Neuromancer by William Gibson is a 1984 cyberpunk novel. It was the first winner of the science fiction ‘triple crown’ when it was awarded the Nebula Award, Philip K. Dick Award, and Hugo Award in the same year. I came to know about this novel through the All TIME 100 Novels list.
“There is no way to overstate how radical Gibson’s first and best novel was when it first appeared. He combined a shattered, neon-chased, postmodern cityscape — its inhabitants rendered demi-human by designer drugs, tattoos and rampant surgical body modifications — with his vision of a three-dimensional virtual landscape created by networked computers, through which bad-ass bandit hackers roam like high plains drifters. When one such hacker, Case, gets banned from this “cyberspace” — Gibson was among the first to use the word — he’ll do anything to get back in, including embarking on a near-suicidal cyber-assault on an all but unhackable artificial intelligence. Violent, visceral and visionary (there’s no other word for it), Neuromancer proved, not for the first or last time, that science fiction is more than a mass-market paperback genre, it’s a crucial tool by which an age shaped by and obsessed with technology can understand itself.” (by Lev Grossman)
Neuromancer was Gibson’s debut novel and is the first book in the Sprawl Trilogy. Reading this novel I was tossed into a whole new world of vocabulary and it comes as no surprise to me that at the time of publication this novel had what Wikipedia describes as “significant linguistic influence”. The term ‘cyberspace’ first appeared on the pages of Neuromancer and quickly entered popular culture. Gibson is also credited with the popularisation of the term ‘ICE’ which Wikipedia defines as “a term used in cyberpunk literature to refer to security programs which protect computerized data from being accessed by hackers”. While I can say that I knew what ‘cyberspace’ meant I had no clue what ‘ICE’ was, along with many other terms Gibson uses throughout this story.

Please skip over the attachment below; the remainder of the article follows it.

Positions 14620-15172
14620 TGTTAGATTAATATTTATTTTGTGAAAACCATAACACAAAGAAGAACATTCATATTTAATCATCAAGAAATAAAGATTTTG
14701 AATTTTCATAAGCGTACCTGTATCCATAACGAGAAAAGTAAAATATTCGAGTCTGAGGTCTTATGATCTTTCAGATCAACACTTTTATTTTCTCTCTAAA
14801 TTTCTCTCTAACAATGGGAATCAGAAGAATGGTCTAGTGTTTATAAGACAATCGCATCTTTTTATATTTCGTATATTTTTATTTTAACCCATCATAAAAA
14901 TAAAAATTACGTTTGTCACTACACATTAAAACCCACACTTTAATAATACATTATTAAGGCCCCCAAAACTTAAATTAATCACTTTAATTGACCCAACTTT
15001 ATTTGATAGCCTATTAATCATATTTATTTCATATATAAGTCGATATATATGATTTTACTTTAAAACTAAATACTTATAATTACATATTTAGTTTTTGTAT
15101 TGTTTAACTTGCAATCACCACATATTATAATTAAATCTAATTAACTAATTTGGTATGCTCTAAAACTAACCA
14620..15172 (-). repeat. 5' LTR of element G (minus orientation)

The world of Neuromancer is as strange and new as the words and Gibson does not stop and fill up the narrative with explanations of either. You get on, hold tight, and enjoy the ride. I have to say that I felt throughout that the popular writing advice ‘show, don’t tell’ was perfectly employed here. You eventually figure it all out as more and more is revealed to you.
This is the first novel of this type that I’ve read before and I really enjoyed it. It was different, wild, and cool. It never occurred to me at any point that it was published in 1984 because the story itself is set in some other time where humans and tech are physically and culturally intertwined. You imagine it to be the future, how far into the future I don’t know. Gibson doesn’t specify and I liked that he left it to me to imagine for myself.
This novel is still as relevant today as it was to readers in the 80s. It gives us a glimpse into a possible future that is not only still a viable option but probably a much more easily imagined option to us now. This is a dark and gritty adventure into AI, cyberspace, and the tech culture of the future. I really enjoyed it so I recommend it to readers who are into a bit of sci-fi and adventure.